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Ten Things Every Small Chorus Needs to Know

Ten Things Every Small Chorus Needs to Know

By Adam Scott

In many ways, our smaller chapters are representative of the greater BHS. Most local chapters give to their communities without pomp or fanfare, and they skate under the social media wire. These chapters are present at local events, donate time and money to their local schools and other organizations, and love to sing. In a smaller chorus, the baritone section leader may also be the assistant director and VP of marketing. Following are a few things to keep in mind if you belong to a smaller chapter.

  1. Plan. This may seem obvious, but I have found many choruses either do not plan at all, do not plan effectively, or do not look at their goals once they are written down. An effective chorus uses measurable, definable goals that have checkpoints that can be tracked along the way. If your chorus has just executed its annual show, for example, does your board conduct a post-mortem and ascertain whether the chorus met its musical, marketing, and monetary goals?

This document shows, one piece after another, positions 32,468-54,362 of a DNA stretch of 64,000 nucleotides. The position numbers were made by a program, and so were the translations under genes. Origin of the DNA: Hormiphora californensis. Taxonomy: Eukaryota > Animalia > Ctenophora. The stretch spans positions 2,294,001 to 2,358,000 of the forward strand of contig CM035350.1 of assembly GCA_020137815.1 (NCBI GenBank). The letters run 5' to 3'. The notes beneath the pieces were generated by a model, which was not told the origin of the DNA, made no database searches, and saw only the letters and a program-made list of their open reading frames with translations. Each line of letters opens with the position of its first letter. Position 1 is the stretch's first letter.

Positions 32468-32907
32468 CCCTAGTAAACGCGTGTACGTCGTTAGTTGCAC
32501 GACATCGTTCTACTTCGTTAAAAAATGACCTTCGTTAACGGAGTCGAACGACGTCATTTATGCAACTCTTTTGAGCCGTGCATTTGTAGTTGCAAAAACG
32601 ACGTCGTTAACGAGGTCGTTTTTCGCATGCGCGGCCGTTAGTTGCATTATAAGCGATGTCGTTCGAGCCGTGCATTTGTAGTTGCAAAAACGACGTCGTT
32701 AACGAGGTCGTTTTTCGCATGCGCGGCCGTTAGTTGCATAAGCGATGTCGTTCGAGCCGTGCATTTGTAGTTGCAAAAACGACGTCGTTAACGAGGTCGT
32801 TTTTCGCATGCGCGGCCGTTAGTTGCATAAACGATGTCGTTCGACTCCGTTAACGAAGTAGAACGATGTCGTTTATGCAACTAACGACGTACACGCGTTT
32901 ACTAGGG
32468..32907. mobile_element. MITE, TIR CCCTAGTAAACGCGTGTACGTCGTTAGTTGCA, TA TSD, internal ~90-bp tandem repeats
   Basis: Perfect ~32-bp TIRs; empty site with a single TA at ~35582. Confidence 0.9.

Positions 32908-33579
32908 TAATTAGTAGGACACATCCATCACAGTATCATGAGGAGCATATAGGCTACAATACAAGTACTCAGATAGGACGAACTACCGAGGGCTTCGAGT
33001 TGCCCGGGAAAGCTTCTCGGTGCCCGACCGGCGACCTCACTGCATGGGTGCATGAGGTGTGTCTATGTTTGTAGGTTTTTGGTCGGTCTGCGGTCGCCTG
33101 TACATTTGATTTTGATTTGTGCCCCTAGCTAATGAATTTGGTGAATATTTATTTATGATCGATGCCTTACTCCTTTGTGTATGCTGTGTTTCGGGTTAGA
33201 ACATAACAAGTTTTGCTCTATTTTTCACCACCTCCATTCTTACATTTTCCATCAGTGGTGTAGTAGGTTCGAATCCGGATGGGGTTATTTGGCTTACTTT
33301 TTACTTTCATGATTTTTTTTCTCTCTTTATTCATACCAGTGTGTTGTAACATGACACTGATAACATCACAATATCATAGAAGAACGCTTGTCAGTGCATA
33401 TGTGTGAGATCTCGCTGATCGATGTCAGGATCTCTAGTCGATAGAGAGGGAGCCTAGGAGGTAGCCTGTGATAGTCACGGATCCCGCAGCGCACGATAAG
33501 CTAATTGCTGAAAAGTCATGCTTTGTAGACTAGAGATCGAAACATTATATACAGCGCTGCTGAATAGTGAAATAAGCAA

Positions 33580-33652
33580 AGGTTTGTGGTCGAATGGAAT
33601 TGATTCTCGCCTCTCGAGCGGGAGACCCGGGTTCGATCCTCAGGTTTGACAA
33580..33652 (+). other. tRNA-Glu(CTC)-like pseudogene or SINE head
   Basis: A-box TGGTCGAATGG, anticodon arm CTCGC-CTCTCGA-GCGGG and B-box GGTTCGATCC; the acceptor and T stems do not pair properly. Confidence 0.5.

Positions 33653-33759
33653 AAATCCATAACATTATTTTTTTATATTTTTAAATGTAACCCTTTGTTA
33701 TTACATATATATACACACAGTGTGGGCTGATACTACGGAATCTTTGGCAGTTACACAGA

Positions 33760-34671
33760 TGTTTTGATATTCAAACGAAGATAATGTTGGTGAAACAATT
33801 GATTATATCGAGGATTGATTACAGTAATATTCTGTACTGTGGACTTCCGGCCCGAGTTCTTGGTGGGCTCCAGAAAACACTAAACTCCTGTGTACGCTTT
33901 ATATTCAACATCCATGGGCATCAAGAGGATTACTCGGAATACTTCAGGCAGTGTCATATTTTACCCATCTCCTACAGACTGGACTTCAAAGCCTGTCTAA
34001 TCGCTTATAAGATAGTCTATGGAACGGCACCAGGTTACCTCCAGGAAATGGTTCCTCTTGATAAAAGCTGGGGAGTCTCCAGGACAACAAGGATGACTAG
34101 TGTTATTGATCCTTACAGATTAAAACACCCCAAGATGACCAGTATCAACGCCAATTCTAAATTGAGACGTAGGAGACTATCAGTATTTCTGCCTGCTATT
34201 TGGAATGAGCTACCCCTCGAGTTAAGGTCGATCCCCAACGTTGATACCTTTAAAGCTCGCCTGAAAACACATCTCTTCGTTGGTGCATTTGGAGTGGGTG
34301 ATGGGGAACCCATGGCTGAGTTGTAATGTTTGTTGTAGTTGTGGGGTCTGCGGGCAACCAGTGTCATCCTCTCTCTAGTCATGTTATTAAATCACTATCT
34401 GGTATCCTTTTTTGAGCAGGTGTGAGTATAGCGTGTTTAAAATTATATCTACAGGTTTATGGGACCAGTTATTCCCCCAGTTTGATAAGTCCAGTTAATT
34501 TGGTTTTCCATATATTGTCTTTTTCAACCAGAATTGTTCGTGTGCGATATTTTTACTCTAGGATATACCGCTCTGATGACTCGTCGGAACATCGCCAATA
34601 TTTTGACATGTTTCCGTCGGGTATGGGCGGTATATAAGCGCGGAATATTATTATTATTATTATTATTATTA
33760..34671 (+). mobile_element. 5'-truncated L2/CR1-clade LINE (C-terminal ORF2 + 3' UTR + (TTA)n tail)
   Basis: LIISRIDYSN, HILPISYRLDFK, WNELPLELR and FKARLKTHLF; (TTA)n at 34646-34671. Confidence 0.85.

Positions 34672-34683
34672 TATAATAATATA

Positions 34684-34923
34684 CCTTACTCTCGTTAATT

2. Align ideologies. Make sure the ideologies of your board and your chorus director align. If one part of the chapter says, "We want to achieve high scores at contest," and another believes, "We just want to sing for the community," chapter friction is inevitable. A board that fights with its music director or music team can cause stress in your chorus or, at its worst, divide your chorus in two.